Movie Review: ‘The Second Mother’ Go See This

Review by Tom Swift

An ambitious daughter helps her mother become the strong, loving mother she never could be before.

This Brazilian comedy is really a feminist and class struggle drama that revolves around the question of how we love our children. Val is a middle aged maid and housekeeper who functions as the emotional center in the life of her employers’ son. The real mother, Barbara, is a celebrity and the father is an artist, trust fund baby. They live in a sumptuous Beverly Hills like house in San Paulo which feels very empty inside.

It’s hard not to imagine high flying American couples feeling a little twinge of guilt for how they might have relegated their childrens’ upbringing to hired help. Val is very close, perhaps too close, to the lost teenage son who’s struggling to make the grades to get into a good college.

Val, however, has a mysterious past that has forced her to have her daughter Jessica raised by her ex-husband and other relatives in a distant city. This parallelism of the too close, surrogate son and the too distant actual daughter illustrates the careful construction of this film. And such careful storytelling elevates this film into a wonderful character study of not only Val but the other characters as well.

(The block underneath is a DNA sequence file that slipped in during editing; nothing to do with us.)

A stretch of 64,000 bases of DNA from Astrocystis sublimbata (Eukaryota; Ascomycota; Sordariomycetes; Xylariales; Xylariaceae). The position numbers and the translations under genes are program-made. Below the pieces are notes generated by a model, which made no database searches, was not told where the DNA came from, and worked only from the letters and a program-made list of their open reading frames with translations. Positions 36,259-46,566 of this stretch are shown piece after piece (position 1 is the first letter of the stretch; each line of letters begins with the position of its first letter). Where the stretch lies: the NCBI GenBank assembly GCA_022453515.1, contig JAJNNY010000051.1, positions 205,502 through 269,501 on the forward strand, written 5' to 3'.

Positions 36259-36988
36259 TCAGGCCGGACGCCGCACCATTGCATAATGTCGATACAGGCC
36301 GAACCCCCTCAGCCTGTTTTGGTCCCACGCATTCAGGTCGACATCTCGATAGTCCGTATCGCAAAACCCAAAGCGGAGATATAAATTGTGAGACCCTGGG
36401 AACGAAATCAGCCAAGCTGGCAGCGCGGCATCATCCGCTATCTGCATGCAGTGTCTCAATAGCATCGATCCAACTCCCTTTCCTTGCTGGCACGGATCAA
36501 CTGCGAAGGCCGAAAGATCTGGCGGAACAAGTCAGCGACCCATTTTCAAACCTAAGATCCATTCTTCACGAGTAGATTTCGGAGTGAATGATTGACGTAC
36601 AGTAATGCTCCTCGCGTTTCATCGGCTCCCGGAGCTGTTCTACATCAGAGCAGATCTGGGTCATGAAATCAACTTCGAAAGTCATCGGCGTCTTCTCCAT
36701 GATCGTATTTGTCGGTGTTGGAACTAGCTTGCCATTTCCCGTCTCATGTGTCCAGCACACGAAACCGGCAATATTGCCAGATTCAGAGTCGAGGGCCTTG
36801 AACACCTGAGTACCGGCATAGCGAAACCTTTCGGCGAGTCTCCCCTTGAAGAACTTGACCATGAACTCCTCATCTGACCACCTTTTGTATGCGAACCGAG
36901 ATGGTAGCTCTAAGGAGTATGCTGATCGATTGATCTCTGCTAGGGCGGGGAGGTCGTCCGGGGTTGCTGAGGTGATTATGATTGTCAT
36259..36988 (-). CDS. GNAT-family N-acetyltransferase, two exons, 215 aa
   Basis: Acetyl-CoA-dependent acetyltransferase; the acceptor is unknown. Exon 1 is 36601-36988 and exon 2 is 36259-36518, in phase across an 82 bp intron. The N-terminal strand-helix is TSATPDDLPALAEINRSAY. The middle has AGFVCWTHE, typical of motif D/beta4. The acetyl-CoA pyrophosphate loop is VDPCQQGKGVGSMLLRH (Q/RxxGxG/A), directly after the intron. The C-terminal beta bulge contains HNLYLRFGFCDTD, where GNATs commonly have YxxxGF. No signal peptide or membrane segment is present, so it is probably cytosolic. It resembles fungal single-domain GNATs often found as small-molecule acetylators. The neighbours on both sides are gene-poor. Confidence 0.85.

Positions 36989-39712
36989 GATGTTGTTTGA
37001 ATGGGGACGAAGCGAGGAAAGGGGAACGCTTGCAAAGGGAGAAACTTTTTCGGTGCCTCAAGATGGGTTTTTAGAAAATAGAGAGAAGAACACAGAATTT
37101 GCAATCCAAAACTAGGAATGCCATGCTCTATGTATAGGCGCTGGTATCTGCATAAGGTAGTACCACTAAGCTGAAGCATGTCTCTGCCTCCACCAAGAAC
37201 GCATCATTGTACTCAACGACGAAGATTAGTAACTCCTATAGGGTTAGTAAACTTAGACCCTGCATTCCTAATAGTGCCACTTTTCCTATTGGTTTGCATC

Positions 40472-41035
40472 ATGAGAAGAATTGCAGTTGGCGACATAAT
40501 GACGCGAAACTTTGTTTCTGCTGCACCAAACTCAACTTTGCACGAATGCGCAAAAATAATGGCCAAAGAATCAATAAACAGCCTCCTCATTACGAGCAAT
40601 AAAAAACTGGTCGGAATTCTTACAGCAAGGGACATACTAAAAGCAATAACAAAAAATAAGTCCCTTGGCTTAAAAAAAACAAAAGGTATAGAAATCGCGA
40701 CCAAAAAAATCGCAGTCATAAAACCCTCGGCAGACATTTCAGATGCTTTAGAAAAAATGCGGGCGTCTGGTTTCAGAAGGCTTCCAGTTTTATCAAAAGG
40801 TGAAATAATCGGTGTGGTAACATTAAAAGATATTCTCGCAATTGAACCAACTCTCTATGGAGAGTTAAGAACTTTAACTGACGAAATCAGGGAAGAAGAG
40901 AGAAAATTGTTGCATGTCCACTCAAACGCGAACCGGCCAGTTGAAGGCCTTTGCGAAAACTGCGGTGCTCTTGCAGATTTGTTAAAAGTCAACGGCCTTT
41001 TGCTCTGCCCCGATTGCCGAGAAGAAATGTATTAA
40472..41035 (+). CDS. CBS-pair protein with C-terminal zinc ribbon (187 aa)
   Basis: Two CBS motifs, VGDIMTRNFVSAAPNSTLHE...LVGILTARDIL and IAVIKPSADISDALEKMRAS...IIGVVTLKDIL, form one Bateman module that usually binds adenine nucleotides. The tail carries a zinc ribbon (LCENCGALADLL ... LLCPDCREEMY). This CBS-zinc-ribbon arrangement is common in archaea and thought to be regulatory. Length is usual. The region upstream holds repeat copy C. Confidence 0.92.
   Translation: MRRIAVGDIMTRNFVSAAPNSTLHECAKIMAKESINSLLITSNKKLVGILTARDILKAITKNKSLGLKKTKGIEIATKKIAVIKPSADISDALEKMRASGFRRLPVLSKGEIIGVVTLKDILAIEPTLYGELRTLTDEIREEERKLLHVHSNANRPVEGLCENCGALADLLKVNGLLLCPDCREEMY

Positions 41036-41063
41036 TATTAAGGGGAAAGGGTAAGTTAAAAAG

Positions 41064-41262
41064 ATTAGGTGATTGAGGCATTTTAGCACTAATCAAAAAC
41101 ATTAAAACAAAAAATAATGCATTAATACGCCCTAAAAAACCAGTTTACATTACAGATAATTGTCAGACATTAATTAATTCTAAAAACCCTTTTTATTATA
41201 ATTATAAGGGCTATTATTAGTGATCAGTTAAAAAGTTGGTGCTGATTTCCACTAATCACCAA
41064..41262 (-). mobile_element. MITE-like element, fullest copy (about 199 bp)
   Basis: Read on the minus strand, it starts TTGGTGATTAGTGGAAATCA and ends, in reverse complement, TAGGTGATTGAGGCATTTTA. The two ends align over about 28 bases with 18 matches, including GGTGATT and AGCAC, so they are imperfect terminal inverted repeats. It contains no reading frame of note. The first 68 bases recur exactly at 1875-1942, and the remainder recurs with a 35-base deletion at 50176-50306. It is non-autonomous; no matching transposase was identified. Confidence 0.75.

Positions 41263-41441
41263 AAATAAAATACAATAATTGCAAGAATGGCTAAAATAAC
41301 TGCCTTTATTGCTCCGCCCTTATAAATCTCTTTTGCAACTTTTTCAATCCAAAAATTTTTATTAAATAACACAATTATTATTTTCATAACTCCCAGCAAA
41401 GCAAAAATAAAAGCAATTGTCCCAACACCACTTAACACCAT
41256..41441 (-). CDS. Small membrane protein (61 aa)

Jessica has a secret of her own much like her mother’s. When Jessica arrives in San Paulo to take her college exams, Val gets the family to agree to let Jessica stay with them awhile. Soon, the father and son are lusting after Jessica. Mom gets very concerned and crashes her car to gain attention. But that doesn’t work, and it’s to the film’s credit that she gets her own emotional, upbeat ending.

But it’s Val resurgent passion for life that keeps everything interesting here. She’s not unhappy at the beginning, but it’s clear that issues involving Jessica hold her back. Jessica simply asks for respect and when she aces the college exams while the family’s son fails his, we see where her strength comes from. How Jessica’s success and failures liberate Val is indeed very touching.

Acting and technical credits are first rate. There sure handed direction. Go see this.

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